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Mesa West pivots toward multifamily as new originations boom

The debt fund manager has originated about $2.5bn of new loans so far this year.

Mesa West Capital has made a conscious effort to pivot its portfolio toward the multifamily sector, with a significant margin of the debt fund manager’s roughly $2.5 billion of originations this year targeted toward this part of the market.

The firm has been very active in the sector so far this year, originating a slew of loans in high-growth markets in the Sunbelt and Western US in response to the defensive nature of the sector and the supply-demand profile of the US housing market. There’s also been extremely high transaction activity, Brian Hirsh, vice-president of originations, told Real Estate Capital USA.

“Multifamily has been the most active asset class and cap rates continue to compress as investor demand rises,” Hirsh said. “We are seeing lower going-in cap rates, lower debt yields and higher valuations. But at the same time, we are seeing a lot of real rent growth in markets like the Carolinas, Florida, Texas and Arizona.”

That observation is backed by up strong research, including third quarter data from Real Capital Analytics that found that multifamily transactions reached $78.7 billion in the third quarter, a year-on-year increase of 192 percent. Year-to-date, the sector has seen $178.5 million of transaction activity, a 115 percent rise over the previous period in 2020.

Investment thesis

Mesa West, which deploys capital via a series of real estate private equity funds and separate accounts, sees definitive downside protections in the sector.

“As you enter more volatile economic conditions, that protection becomes more valuable,” Hirsh said. “The office market is a little more binary right now, with owners there waiting for tenants to sign bigger leases and comeback to work. But in the multifamily sector, properties tend to stay full, rents go up and down, but there is generally a tighter range of cash flow outcomes in the asset class.”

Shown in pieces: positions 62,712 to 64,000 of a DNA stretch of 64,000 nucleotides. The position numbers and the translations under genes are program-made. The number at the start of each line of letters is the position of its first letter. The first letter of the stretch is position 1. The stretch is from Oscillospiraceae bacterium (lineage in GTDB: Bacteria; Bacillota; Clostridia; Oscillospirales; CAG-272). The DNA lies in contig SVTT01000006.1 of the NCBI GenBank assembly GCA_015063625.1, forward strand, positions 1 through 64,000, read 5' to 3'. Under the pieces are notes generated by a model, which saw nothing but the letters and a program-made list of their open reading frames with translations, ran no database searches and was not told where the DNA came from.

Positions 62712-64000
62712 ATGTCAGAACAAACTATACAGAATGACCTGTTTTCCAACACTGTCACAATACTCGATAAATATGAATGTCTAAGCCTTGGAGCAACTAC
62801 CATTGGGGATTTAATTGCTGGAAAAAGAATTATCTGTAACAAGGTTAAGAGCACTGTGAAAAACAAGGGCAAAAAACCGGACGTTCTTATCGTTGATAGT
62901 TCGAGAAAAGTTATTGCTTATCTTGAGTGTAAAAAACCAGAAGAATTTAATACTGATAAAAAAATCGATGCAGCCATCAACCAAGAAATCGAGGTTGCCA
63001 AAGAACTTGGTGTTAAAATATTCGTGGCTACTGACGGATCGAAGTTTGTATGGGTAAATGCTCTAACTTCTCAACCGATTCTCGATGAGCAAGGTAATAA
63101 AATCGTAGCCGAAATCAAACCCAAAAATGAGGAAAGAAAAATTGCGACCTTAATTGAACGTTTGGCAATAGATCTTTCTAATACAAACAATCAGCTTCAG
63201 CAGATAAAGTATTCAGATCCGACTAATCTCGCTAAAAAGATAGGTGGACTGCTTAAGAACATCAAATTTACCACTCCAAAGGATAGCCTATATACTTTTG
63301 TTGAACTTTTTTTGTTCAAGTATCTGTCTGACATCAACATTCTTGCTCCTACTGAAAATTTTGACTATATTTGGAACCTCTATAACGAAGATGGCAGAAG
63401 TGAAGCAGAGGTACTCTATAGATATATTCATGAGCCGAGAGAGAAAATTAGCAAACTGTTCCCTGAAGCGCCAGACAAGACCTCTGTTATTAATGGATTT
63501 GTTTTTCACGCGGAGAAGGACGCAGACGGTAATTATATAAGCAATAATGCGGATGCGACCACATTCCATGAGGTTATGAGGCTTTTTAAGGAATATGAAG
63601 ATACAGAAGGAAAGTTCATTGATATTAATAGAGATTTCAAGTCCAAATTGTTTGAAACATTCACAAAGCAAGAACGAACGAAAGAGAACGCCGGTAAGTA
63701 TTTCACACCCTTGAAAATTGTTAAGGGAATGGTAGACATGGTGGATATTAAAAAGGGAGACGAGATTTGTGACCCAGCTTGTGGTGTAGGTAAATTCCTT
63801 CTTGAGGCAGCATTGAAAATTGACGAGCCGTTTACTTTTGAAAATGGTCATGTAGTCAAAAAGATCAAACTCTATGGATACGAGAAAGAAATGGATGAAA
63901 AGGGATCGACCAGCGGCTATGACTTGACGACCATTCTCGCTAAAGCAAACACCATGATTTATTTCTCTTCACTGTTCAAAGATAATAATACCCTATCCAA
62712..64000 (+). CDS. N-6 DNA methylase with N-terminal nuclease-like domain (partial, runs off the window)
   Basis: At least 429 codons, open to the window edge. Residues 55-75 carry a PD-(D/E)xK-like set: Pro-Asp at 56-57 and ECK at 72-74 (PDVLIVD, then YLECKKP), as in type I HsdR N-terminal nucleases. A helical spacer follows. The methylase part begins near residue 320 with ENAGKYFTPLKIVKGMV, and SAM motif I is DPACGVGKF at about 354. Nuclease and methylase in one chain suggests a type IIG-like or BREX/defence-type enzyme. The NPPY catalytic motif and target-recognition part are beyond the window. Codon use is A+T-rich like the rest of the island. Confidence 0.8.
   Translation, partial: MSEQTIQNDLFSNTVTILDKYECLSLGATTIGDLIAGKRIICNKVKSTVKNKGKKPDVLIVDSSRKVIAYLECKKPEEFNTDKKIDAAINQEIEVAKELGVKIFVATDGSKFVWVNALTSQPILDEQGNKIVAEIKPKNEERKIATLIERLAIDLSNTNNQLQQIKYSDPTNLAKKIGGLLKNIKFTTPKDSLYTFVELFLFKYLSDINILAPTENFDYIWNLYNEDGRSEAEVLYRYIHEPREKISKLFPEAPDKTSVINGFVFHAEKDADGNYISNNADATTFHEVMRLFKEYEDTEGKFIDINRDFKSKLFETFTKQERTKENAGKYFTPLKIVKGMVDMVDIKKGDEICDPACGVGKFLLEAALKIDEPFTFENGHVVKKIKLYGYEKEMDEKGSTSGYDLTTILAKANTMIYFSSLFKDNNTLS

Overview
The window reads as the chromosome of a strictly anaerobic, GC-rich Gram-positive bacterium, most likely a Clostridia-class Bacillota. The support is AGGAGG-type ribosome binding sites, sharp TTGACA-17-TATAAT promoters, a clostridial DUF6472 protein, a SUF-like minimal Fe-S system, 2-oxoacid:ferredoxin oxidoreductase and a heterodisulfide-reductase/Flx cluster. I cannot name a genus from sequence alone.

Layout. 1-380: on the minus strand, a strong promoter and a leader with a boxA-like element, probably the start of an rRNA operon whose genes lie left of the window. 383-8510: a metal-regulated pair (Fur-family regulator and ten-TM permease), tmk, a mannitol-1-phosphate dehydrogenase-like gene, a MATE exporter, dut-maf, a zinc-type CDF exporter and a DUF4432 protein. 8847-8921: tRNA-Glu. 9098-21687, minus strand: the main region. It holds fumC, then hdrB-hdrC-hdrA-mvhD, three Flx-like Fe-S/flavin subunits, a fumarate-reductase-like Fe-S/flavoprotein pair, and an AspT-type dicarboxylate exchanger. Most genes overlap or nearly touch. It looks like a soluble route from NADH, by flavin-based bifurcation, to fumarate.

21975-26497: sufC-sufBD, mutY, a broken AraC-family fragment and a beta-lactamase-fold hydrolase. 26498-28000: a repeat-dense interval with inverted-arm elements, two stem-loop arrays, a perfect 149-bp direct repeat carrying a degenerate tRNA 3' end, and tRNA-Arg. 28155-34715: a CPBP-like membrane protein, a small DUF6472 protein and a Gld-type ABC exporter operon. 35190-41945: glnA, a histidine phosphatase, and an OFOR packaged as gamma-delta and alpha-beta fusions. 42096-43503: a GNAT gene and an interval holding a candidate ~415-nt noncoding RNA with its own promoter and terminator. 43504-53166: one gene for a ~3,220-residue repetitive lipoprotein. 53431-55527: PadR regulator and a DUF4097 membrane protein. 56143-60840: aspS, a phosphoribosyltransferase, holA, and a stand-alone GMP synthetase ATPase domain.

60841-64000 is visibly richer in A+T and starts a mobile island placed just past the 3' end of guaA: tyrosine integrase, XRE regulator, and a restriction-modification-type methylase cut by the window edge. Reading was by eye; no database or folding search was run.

Recent loans include a $77 million loan on Alta Congress, a 369-unit apartment property in Delray Beach, Florida. The 2013-vintage property was an attractive play for Mesa West, which likes the supply constraints to new development in the market, adjacent shopping and other amenities. The property was 96 percent leased when the deal was closed, Hirsh added.

Mesa West often lends on 1980s-vintage properties with heavier business plan or core, new-build construction. “We invest out of a couple of different buckets of capital and look at deals that span from heavy value-add business plans to new trophy product,” Hirsh said. “For older vintage properties, we look for assets that are well built and maintained, and sit in desirable locations.”

Hirsh noted that the market feels efficient and healthy across many sectors. “There is certainly an abundance of capital on both the equity and debt side that is driving transaction activity,” he said.

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